Pentyrclj. A little boy, named Thomas Philip Williams, residing at Gwaelodygarth, Pentyrch, was drowned while bathing with a number of other lads in the River Taff, near Walnut Tree, on Wednesday evening, A plucky attempt was made to rescue him by one of his companions, but he failed to bring him ashore. The body was afterwards recovered.
Coedymeibioq. We are glad to report that in reply to the memorial of the Mid-Rhondda Chamber of Trade the Post Office authorities have made a concession to this district. On and after the 19th inst. a despatch will be made from Coedy- meibion Post Office at 8.30 p.m. to connect with the night mail despatch from Tonypandy. How. ever, the request anent a longer interval between the first morning delivery and despatch is not granted.
Pontypridd Coachbuilding Co. (Prize Winners for Carriages), ARB now offering a large number of Traps and Carriages of various descriptions at the vnry lowest prioes. Large Show Rooms now open- CARRIAGE WORKS, Morgan STREET, PONTYPRIDD.
Caerphilly. The Werndda colliers, about 25 in number, refused to work on Monday morning owing to a dispute with regard to the terms on which they had been working. The men claimed that they had been working at ten per cent. less than that paid at other collieries and on Monday asked for that advance. On the other hand the company contend that there is no "billy" and that the men are paid for small coál.
Blaeqclydack. At Noddfa Vestry, oa Tuesday night the 6th inst., the Blaenclydach United Choir partook of a social tea. An excellent "spread" was provided. The tables were presided over by the following lady members of the choir: Mrs James, Mrs Evans, Misses S. James, G. A. Lewis, R. Thomas, A. Rees, H. James, M. Jones, H. Jones, K. Goodwin, and M. E. Jones. After tea, an eatertainment was given. Mr Roberts, Clydach Vale, presided, and addresses were delivered by the Chairman and Messrs John Williams (ex-c.c.), David Owens and Wm. Jones, all of whom spoke highly of the past records of the choir and wished them and their conductor (Mr Jas. Evans) every success. The programme consisted of Solos, duets and recitations by Misses M. Jones, K. Goodwin, S. James, and Messrs R. Gwynlais Jones, J Jones, T. Hughes, Charles Wilding and David Evans. After the usual vote of thanks, the choir rendered Addoliad in an admirable style. This terminated a very enjoyable evening entertainirieat. It is worthy of notice that this society donated 12 to the Mid-Rhondda Relief Fund last week.
Llantrisant. Rev W. Owen (C.), Pontyclsn, presided at a well-attended meeting of the above Union at Tabernacle Chapel, Pontyclun, on Tuesady after- noon. It was decided that a volume be presen- ted to the Rev Walter Farr, Wesleyan minister, Llantrisant, as a token of goodwill on his de- parture for Lutterworth, Leicestershire. Ar- rangements were made for the next two meet- ings. Mr T. Griffiths, University College, Oar- diff, read a valuable paper on "The Renaissance and the Reformation." An interesting discussion ensued.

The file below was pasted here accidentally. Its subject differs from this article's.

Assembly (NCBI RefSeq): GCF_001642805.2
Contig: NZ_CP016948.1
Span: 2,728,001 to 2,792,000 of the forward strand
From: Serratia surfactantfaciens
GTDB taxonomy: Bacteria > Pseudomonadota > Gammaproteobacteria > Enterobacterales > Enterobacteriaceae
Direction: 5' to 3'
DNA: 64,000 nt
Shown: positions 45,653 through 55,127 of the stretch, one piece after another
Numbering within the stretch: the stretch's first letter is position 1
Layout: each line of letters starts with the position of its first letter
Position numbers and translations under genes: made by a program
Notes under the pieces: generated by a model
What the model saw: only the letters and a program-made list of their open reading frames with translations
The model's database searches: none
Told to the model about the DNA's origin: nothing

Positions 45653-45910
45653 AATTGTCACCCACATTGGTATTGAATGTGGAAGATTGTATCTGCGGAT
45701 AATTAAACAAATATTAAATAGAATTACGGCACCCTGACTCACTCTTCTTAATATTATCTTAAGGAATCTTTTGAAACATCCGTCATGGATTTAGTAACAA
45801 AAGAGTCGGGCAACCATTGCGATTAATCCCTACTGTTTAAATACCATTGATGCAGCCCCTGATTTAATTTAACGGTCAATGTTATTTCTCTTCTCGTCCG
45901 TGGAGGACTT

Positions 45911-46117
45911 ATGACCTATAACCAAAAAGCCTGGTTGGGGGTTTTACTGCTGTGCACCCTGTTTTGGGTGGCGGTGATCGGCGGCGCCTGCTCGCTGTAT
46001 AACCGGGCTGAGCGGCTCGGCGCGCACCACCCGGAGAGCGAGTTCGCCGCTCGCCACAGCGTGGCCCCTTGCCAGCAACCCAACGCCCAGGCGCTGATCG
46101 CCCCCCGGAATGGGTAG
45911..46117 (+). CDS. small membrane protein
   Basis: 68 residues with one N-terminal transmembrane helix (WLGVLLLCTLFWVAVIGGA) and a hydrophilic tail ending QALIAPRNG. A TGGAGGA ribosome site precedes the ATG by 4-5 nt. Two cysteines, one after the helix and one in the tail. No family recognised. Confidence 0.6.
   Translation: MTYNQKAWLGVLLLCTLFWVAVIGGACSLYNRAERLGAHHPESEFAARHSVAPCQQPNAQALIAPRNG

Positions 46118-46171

Pentre. On rhursday afternoon the annual inspection of the Pentre Detachment 3rd V.B. Welsh was made on the grounds near the Drill Hall, Pentre, by Colonel McCall and Colonei Cress well, C.B. The men presented a very smart appearance, and went through the usual drill very creditably. and were complimented by the inspecting officer. The officers of the detachment present were Cap- tain Jones, Captain Tallis, Lieutenant Dyke, and Lieutenant Everet.
Peqtre Ystrad. On Sunday and Monday, September 4th and 5th, were held the Induction Strvices of Mr David Rees, Aberaman, to the joint pastorate of Pentre and Clydach Vale Unitarian Churches. On Sunday, at Clydach Vale, the Rt-v J Davies, Alltplaca, Cardiganshire, preached in the afternoon. The evening service was introduced by Mr Thomas Edwards, Ferndale, and in the unavoidable absence of the Rev J. Hathren Davies, Cefnceedeymmer, Rev. J. Davies preached again in the evening. Oa Monday aftercoDn, at Pentre, the charge to the minister was delivered by the Rev J. Davies, Alltplaca, and the charge to the churches by the Rev J. Davies, Cefncoed- cymmer. The evening service was introduced by the Rev J. E. Jenkins, Dowlais. The Rev T. E. Jenkins, Gelliouen, preached an appro- priate sermon on The Church of God." The Rev Jenkia Thomas, Aberdare, following with an English sermon on "Faithfulness in Religious Life." Large numbers of Unitarians from various parts of Glamorganshire attended. The Cardiff and Aberdare contingents being especially strong. Among those present were noticed the Revs Dr Griffiths, Pontypridd D. J. Williams, Marthyr; David Evans, Wick and J. E. Jones, Cwmbach. The attendances were good, and it is hoped that they were the means of imparting spiritual strength, and fostering the religious life of all present.